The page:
NEW YORK (CBSNewYork) — As more COVID-19 patients recover, they’re sharing their stories of survival.
CBS2’s Cindy Hsu recently spoke a woman from Brooklyn who is dedicated to educating children, and now wants to make sure we’re all educated about coronavirus.
Rhea loves to travel. The 29-year-old from Crown Heights is also a runner and was training for a half marathon in March, but early that month she came down with a huge headache at the school where she works, and quickly went downhill.
“I had chills. I took my temperature. I had a fever, so I went home,” she said.
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Rhea said she tried multiple times to get tested for COVID-19, but was told she did’t appear “sick enough.” So she finally ended up going to the emergency room to get tested, and then was sent home and told to isolate. Her test results came back positive.
“I was asleep for about two days, three days. I don’t really remember a lot during that timeframe,” Rhea said. “It’s almost like having jet lag and wearing a heavy lead vest that you would wear when you get an X-ray. Your body just feels so heavy and so tired.”
Her mom tried to help from afar, but was losing other family members to COVID-19 at the same time.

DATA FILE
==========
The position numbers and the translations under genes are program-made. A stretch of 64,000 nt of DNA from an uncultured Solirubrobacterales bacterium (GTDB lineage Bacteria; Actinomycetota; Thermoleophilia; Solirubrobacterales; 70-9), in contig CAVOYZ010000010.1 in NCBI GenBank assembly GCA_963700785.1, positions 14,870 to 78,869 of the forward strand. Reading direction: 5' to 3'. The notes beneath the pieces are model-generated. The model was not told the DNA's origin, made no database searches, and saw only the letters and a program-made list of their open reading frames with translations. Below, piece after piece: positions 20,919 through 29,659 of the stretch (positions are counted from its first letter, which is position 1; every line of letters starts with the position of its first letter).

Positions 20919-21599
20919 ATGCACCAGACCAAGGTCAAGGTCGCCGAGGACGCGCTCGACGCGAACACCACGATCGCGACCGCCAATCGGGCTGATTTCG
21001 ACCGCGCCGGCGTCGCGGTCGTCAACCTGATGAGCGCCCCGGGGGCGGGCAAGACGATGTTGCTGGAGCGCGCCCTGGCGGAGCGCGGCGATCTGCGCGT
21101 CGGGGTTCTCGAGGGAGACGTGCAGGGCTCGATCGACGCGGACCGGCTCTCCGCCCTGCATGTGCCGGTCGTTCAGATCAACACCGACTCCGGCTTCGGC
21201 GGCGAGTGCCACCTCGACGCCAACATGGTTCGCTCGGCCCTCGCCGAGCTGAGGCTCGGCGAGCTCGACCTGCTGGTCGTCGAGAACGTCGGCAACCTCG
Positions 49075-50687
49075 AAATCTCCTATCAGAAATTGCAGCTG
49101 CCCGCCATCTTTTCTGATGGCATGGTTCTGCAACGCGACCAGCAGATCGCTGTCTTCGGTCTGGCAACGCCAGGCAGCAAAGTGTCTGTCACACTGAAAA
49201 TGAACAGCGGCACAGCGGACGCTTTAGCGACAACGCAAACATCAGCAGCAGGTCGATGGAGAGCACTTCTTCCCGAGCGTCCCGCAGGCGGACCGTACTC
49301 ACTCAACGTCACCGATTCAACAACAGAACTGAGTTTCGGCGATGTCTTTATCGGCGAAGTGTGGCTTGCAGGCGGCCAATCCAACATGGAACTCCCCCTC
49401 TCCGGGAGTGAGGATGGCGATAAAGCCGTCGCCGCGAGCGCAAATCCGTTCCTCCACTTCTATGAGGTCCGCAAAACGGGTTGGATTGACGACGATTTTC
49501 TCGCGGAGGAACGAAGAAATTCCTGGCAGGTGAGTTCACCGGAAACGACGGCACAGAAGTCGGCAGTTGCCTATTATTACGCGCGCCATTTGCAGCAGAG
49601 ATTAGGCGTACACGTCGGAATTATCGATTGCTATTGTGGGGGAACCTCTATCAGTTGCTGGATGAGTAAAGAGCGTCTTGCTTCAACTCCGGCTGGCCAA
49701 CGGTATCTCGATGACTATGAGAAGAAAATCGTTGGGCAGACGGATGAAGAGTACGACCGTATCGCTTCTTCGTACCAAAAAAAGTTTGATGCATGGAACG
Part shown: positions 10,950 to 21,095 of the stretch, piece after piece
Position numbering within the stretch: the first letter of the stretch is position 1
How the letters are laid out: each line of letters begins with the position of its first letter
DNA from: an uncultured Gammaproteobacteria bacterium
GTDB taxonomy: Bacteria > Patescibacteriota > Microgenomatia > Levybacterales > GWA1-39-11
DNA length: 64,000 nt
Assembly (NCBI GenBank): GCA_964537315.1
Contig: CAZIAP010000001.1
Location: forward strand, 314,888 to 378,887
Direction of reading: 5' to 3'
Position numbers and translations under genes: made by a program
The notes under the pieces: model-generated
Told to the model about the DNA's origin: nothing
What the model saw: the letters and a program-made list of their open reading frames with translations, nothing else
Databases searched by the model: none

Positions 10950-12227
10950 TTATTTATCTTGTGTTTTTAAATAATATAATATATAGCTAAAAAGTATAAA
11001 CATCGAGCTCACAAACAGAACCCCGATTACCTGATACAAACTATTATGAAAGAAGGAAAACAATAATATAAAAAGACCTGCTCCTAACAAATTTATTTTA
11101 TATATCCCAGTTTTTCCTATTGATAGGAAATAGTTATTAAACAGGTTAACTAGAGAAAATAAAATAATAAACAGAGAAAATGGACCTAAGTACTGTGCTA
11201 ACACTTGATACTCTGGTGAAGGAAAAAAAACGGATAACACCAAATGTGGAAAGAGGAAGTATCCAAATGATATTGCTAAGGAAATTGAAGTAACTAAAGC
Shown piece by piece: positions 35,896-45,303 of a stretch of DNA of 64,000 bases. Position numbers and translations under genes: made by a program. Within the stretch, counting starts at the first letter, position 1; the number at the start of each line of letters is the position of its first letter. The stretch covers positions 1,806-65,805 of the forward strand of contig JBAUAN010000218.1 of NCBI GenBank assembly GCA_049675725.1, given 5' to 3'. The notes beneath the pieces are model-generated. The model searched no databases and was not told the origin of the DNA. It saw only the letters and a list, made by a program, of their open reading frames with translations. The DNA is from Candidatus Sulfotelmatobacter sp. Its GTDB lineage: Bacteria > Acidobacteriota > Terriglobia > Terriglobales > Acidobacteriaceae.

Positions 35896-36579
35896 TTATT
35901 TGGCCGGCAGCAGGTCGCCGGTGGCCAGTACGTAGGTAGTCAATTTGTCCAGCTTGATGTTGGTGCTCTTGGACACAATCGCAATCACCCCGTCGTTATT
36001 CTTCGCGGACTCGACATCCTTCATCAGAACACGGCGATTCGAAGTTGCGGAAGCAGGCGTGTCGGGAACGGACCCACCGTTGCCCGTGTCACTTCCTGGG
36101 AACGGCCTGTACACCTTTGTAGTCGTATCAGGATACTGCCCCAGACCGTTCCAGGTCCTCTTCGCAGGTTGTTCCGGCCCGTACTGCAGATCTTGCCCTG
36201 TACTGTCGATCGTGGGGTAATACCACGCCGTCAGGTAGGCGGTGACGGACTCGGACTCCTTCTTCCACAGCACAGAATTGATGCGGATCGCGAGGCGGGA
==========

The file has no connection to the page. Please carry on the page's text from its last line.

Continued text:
“It’s tough because she lost her longtime partner and then, even more recently, we even had an aunt pass. It has been a lot because you can’t mourn in the same ways. You can’t be close to family in the same way,” Rhea said.
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Rhea is feeling better now, after weeks in bed. She said she now goes out for short walks.
“If I do go out, I try to go out with a buddy 6 feet apart, obviously, just to make sure that if my heart rate goes too high I don’t get too dizzy, I don’t get too tired. I have to take a lot of breaks,” Rhea said.
Hsu asked, “Now that you’ve been through this, what would you want people to know?”
“I guess take it seriously. Just because you’re not sick it doesn’t mean that you can’t spread it,” Rhea said. “I see a lot of people wear masks, but it’s not really covering their nose and their mouth. It’s kind of on their chin or they take it off to talk to someone and that defeats the purpose of someone wearing a mask.”
As restrictions start to loosen up, Rhea said to take it slowly.
“Yes, you might want to go get your hair and nails done and, yes, you might want to go to that bar, but is it worth the loss that could come?” she said.
She said it’s not.